Monday, September 24, 2018

Has Call-out Culture On The Left Become An Obstacle?

Has call-out culture on the left become abusive? What about other aspects of leftist activist discourse? Stay in your lane. Emotional labor. Educate yourself. Are we, as activists, creating a culture where we expect people to transform into good people without being able to ask questions or mess up? Where we expect people to have the ability to learn just from reading articles on the internet or lengthy books filled with unfamiliar words?

The first thing I want to point out is that people learn differently. My son needs one on one interaction or videos. He can learn through reading, but the information takes longer to absorb and, as a kid with autism, he sometimes has a lot of trouble with abstract ideas that aren't spelled out in real world situations. I learn best in a classroom setting with a combination of academic and lay speak, reading, and one on one interactions and questions. Some people can read a library in a week and understand it all perfectly. Some people can't really read at all. Some people are auditory learners, some people learn best using their hands and using activities to get a lesson across.

So, why then, do we on the left expect all people to be able to google a topic, pick the right articles without actually knowing about the subject matter (because we all know there are plenty of blogs, news outlets, youtube channels, and more that are going to be arguing the opposite point that we are), read article after article, and then be able to come to the same conclusion we've come to- on their own with no guidance? It would be kinda great if we could do that. It truly would make our jobs as activists easier. We could call people out, tell them they're wrong, not tell them why, and they'd go learn about it and then realize they were indeed wrong. That's not how people work though.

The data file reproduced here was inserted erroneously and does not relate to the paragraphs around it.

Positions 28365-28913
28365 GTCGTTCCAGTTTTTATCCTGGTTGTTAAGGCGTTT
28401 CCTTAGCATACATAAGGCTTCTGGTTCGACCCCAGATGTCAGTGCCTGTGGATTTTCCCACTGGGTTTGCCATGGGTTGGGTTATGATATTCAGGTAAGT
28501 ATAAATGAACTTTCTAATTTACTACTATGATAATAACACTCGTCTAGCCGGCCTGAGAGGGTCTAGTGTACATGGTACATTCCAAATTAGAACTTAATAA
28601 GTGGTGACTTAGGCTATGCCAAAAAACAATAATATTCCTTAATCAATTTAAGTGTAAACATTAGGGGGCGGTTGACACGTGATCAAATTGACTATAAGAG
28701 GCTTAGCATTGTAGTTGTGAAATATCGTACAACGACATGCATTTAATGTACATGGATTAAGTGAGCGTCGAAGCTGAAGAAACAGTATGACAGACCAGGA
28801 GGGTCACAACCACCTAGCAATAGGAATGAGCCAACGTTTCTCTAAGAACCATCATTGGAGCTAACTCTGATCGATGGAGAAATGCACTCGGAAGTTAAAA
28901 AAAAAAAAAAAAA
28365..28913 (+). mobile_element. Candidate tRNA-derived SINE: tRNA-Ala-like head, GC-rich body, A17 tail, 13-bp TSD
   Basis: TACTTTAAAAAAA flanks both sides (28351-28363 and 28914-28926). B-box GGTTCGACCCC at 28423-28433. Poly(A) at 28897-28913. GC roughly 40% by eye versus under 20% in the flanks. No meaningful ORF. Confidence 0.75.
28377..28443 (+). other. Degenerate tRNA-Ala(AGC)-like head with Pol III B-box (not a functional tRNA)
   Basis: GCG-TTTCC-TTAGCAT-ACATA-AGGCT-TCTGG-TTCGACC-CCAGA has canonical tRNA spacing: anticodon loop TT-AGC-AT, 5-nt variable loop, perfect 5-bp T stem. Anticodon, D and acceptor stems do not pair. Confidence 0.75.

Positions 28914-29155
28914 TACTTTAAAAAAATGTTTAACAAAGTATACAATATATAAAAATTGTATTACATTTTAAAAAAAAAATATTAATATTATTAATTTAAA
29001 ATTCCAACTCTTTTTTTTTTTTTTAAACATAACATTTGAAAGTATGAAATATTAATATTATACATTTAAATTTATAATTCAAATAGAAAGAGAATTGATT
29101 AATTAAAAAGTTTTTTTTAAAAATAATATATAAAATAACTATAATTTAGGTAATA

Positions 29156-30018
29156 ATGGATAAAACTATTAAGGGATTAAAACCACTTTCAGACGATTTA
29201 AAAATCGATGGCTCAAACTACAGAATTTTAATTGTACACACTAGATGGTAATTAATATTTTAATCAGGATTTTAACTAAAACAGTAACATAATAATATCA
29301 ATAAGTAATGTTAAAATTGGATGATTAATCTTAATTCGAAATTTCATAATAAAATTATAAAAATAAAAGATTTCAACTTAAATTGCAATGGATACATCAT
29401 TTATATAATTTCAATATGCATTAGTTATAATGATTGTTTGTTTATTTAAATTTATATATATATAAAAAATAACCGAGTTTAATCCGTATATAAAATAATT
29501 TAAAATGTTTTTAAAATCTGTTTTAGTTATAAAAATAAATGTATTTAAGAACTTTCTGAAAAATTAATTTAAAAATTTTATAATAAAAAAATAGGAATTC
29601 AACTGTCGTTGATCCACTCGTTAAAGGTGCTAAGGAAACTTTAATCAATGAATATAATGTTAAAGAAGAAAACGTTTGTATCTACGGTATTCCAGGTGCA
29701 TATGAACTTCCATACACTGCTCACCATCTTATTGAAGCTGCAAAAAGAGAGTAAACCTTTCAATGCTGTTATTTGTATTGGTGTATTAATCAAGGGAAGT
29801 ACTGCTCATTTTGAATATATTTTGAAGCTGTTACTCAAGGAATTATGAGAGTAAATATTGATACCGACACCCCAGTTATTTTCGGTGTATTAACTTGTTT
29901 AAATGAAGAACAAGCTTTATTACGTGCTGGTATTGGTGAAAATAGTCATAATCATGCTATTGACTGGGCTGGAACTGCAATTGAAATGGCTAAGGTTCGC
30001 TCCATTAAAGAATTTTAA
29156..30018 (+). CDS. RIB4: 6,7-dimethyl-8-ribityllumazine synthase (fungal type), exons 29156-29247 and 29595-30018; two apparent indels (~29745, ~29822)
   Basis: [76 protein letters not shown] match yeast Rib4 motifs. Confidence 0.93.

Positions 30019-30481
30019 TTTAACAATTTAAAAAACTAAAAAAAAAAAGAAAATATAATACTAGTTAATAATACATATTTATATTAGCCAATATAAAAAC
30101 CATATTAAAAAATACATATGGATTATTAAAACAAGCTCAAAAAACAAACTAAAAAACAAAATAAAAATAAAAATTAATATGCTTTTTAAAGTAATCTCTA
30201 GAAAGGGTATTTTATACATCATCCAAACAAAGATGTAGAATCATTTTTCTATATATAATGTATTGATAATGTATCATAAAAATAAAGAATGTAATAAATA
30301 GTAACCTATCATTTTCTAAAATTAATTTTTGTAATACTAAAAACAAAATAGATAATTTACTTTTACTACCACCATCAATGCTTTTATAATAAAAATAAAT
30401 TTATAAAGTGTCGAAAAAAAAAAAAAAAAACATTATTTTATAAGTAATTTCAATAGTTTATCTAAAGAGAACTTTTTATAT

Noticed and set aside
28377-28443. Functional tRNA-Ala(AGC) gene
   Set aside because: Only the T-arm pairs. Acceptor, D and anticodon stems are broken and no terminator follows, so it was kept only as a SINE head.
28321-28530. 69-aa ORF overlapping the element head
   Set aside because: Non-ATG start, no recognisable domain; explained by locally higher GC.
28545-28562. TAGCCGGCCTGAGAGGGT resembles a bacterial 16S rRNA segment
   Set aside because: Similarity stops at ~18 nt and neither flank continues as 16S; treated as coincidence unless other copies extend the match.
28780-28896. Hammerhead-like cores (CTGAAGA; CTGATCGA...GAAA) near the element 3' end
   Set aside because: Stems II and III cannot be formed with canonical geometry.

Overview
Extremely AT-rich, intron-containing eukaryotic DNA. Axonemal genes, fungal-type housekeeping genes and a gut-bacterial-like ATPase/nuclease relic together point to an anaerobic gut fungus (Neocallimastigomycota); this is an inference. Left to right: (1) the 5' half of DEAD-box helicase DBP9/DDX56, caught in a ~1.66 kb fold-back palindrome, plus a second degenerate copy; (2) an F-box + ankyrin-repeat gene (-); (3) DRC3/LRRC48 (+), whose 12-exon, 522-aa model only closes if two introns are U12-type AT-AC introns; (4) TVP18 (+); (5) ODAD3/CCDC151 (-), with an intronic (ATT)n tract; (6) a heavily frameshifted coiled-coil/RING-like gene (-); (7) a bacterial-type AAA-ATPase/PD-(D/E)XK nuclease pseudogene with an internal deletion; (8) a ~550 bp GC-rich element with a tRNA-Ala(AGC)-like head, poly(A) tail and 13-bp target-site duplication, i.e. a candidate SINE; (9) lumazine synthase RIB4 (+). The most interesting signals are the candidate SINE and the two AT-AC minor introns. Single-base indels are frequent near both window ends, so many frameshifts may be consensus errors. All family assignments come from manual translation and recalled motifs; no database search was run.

Calling out, on the internet, has become about having someone to take out our pent up anger on. And that's relatable and understandable, because goodness knows, we have some pent up anger and, generally speaking, nowhere to release it except in twitter rants and youtube videos that have 112 hits by mostly trolls.

But what happens when we start dog-piling on someone who is genuinely trying to learn and wanting to understand but, for whatever reason, hitting a blockade in their minds? Neuroscience has told us that the human brain, when it has a strongly held belief and encounters information that goes against it, will actually throw out the new information and the original belief will become stronger. This is not a conscious thing that people are doing. It's how our brains evolved and it's how they navigate the world daily. Which means that it is incredibly difficult to change information that we grew up with, information that's a part of our core beliefs about how the world works.

This seems especially true with fat liberation. Because, while I grew up in the 90's getting "girl power!" messages that, at least challenged the patriarchal ways of the world a little, there was never a single shred of any information that told me being fat was acceptable in any manner.

But, beyond how difficult it is to evolve our ideas and information, when someone feels attacked and defensive, it makes the issue that much worse. And I'm not saying that we have to be 100% nice all of the time because, yes, it's infuriating and triggering and anxiety inducing and we just can't be the patient educator all of the time. It's completely okay for some people to just block someone and move on.

But, that's why it's always been a good thing that we have different people in different degrees of helpfulness and willingness at different times. I've seen, and been in the position of a person who has screwed something up out of ignorance and misunderstanding, and had a dozen people calling me names. As someone who deals with severe anxiety as well as suicidal depression, this tactic might feel good, but it also tends to be ableist and doesn't help anyone learn. Maybe a word or concept was new to that person. Maybe they misunderstood something they'd read. Maybe they really were just being an asshole. You won't know unless someone has that conversation. It doesn't have to be you all of the time, but it does have to be someone. When people are trying to learn and grow, who does it help to make them feel like they're shit human beings no matter how hard they're trying or how far they've come?

On the left, we've started expecting people to be perfect. Which is that much harder when we all have a different definition for perfect.